Saint Joan of Arc Catholic Church, Powell, Ohio (interior, stained glass) St. John Neumann | photo by Nheyob

Saint John Neumann

January 5. Saint John Neumann was the first member of his community, the Redemptorists, to profess vows in the United States. He did missionary work in Maryland, Virginia, and Ohio and became the bishop of Philadelphia. Noted for his humility and organizational skills, he helped form the Church in the new world.

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photograph of Saint Andre Bessette | Wikimedia

Saint André Bessette

January 6. Saint André Bessette was orphaned at 12, and eventually worked in the United States during the Civil War. At 25, he became a Brother of the Holy Cross. Having a deep devotion to Saint Joseph from childhood, Saint André built the Oratory on Mount Royal in his honor. Although sickly most of his life, Saint André lived to be 92.

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Saint Raymond of Peñafort's Miracle by Jacopo Ligozzi | photo by Sailko

Saint Raymond of Peñafort

January 7. Saint Raymond of Peñafort was a lawyer who used his talents to both compile legislation for easy access and to write legal treatises on penance for the use of confessors. He was named the Archbishop of Tarragona, but resigned due to sickness within two years. He lived to be 100.

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Statue of Saint Angela of Foligno (as a Blessed)

Saint Angela of Foligno

January 8. Saint Angela of Foligno was a wife and mother who had little interest in the spiritual life until about the age 40. After her husband and children died, Saint Angela entered the Secular Franciscans living a life of prayer and service. Others were attracted to her way of life and they formed a religious community.

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Icon of Saint Adrian of Canterbury

Saint Adrian of Canterbury

January 9. An African by birth, Saint Adrian was assigned by the Pope as Archbishop of Canterbury. Feeling unworthy, he declined the position, but the Pope sent him to Canterbury anyway where he became an abbot and teacher.

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Mosaic of Saint Gregory of Nyssa, Hosios Loukas Monastery, Boeotia, Greece | Anonymous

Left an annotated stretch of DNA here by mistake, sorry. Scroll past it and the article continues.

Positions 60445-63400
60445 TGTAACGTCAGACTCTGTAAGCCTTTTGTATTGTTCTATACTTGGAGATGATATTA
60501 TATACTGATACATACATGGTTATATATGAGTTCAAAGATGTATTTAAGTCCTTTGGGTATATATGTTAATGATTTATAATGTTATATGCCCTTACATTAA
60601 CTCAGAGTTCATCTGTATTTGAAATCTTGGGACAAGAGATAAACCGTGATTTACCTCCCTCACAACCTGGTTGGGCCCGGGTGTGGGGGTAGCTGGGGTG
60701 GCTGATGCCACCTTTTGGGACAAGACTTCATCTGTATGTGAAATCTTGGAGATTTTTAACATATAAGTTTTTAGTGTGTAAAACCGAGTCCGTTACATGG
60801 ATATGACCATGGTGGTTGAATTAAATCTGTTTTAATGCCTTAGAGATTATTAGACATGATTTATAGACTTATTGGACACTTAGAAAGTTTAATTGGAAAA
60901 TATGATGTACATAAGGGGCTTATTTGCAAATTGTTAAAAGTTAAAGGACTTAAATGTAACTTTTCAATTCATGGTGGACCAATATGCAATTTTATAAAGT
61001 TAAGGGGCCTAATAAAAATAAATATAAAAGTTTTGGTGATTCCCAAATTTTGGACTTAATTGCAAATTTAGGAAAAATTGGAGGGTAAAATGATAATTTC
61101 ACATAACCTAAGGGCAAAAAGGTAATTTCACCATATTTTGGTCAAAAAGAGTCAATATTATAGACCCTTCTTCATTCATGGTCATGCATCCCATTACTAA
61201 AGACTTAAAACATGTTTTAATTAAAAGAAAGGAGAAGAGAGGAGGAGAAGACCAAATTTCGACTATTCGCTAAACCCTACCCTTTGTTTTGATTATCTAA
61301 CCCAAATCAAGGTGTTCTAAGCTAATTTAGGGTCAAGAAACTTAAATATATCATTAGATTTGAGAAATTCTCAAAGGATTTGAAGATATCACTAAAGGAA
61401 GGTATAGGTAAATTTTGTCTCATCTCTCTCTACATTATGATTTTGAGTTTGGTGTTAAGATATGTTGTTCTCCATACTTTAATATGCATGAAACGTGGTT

Saint Gregory of Nyssa

January 10. Saint Gregory of Nyssa, the brother of Saint Basil and the son of Saints Basil and Emmilia, was a married man when he began studying for the priesthood. He became Bishop of Nyssa and fought Arianism and was a prominent figure at the Council of Constantinople. He became a great writer and defender of orthodoxy.

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St. Andrew's and Blessed George Haydock's Catholic Church, Cottam, Lancashire, UK |photo by Skodoway (Blessed William Carter was one of their companions.)

Blessed William Carter

January 11. Born in London, Blessed William Carter was a printer who got in trouble for printing Catholic material during the reign of Queen Elizabeth I. Eventually brought to trial, he was convicted and hanged, drawn, and quartered on January 11, 1584.

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Venerable Mere Marguerite Bourgeoyse | Cadieux et Derome

Saint Marguerite Bourgeoys

January 12. Born in France but adopting Canada as her home, Saint Marguerite Bourgeoys definitely won the hearts of the Canadians. She moved to Canada at the request of the governor of the French settlement. She later founded a school for girls in Montreal and founded the Sisters of Notre Dame

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Statue of Saint ilary of Poitiers | en l'Église Saint-Hilaire de Givet | photo by G.Garitan

Saint Hilary of Poitiers

January 13. Saint Hilary of Poitiers was converted to Christianity through his reading of the Sacred Scriptures. A married man, he was chosen as Bishop of Poitiers in France where he arduously fought Arianism. As a result, he was sent into exile, but returned home to Poitiers before he died.

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Stained glass of St. Gregory Nazianzen | Saint Leonard Faith Community, Centerville, Ohio | photo by Nheyob

Saint Gregory Nazianzen

January 14. Saint Gregory Nazianzen paid a huge price for his faith. In conflict with the Emperor, Valens, who defended the Arians, Saint Gregory worked hard to defend the Catholic faith. Toward the end of his life, Saint Gregory gained some peace and quiet as he gardened and wrote religious poetry.

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